Discovery of a new world left nothing unchanged. But while Europe set about the creation of modern states and national economies in a landscape where the very tangible remains of universal empire and church still towered precariously over an undergrowth of liberties, customs and charters, America offered a blank sheet. This raised the question of whether it should develop in imitation of Europe or in some wholly new manner. America, then, may be thought of not simply as one among a multiplicity of modernities, but as the archetype of modernity. For while the project of modernity might be an aspiration in Europe – inhibited by customary rights and entrenched institutions – it appeared more realistically achievable in the Americas, which were conceived of, by turns, as a new Eden and a limitless wilderness.
It was in this spirit that Hannah Arendt (1973: 23) argued that the very idea of revolution was American in origin. ‘Symbolically speaking’ – she continued – ‘one may say that the stage was set for revolutions in the modern sense of a complete change of society, when John Adams, more than a decade before the actual outbreak of the American Revolution, could state: “I always consider the settlement of America as the opening of a grand scheme and design in Providence for the illumination of the ignorant and the emancipation of the slavish part of mankind all over the earth”.’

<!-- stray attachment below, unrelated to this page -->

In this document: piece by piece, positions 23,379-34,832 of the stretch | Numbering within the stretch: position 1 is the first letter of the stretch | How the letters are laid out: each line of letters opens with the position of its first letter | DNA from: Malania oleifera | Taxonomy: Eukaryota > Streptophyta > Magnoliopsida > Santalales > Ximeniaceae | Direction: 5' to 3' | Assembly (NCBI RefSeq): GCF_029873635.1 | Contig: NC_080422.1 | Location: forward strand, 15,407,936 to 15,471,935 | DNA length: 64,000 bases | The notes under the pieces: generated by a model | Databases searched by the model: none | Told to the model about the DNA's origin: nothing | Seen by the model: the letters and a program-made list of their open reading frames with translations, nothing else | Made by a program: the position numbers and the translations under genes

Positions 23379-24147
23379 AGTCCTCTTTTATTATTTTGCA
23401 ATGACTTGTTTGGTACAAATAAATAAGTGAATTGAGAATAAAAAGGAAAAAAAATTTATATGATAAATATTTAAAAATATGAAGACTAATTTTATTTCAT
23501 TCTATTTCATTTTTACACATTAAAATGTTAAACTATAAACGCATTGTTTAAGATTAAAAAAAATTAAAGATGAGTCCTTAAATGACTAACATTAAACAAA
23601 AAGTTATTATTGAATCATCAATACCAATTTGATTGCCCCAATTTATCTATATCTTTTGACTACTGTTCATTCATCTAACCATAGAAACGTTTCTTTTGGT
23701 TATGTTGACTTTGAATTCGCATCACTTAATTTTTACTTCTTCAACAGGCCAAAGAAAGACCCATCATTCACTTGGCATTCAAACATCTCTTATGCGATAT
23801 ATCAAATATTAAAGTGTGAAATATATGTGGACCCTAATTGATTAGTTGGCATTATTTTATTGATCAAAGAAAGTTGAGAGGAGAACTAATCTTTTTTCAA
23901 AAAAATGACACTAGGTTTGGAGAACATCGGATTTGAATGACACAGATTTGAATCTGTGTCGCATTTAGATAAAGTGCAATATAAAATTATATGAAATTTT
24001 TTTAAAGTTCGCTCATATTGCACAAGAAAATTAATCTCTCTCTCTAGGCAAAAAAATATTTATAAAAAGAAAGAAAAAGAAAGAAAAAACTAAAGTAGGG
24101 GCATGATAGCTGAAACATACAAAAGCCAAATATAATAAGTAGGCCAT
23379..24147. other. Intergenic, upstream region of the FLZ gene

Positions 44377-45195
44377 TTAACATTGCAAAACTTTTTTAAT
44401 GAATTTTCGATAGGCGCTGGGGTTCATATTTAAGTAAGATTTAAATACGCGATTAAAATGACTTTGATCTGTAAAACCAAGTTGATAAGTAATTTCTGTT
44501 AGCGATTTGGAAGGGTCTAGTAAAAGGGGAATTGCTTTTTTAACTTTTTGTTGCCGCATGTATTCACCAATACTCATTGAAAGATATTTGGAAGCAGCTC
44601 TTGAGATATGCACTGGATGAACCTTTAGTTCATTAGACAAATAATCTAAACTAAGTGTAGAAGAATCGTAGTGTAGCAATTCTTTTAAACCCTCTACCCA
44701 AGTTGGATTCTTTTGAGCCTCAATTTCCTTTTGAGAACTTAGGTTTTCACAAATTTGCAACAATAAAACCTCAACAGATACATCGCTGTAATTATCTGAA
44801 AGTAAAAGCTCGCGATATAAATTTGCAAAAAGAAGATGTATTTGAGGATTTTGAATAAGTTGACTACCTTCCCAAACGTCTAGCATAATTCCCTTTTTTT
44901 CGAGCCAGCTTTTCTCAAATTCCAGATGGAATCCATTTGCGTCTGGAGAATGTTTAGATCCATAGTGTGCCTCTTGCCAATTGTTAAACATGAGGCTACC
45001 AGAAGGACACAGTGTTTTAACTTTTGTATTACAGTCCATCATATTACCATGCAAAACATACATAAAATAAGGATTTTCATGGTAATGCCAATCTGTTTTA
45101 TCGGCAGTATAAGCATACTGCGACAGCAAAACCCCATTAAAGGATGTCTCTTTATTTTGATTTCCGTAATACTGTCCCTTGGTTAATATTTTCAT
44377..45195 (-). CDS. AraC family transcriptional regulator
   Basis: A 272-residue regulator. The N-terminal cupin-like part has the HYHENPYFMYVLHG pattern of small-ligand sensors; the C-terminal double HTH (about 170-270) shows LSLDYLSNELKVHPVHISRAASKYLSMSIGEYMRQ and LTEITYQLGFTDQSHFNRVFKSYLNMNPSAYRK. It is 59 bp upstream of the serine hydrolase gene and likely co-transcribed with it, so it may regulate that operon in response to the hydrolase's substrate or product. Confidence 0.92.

What this meant in practical terms was that all manner of social experiments that could not easily be undertaken at the time on European territory proved possible during the early modern period in the Americas, including genocide (Europe caught up later!), extensive resort to slavery and other forms of coerced labour, and the creation of isolated sectarian communities, whether of Jesuits in Paraguay or Mormons in Utah. Intertwined with this was a primacy accorded to material culture and human agency: the more deliberate design of economies as against their evolution in old Europe, an easier association of social status with wealth and consumption, and a readier enthusiasm for what Anthony Trollope (1968: 115 ) nicely termed ‘contrivances’.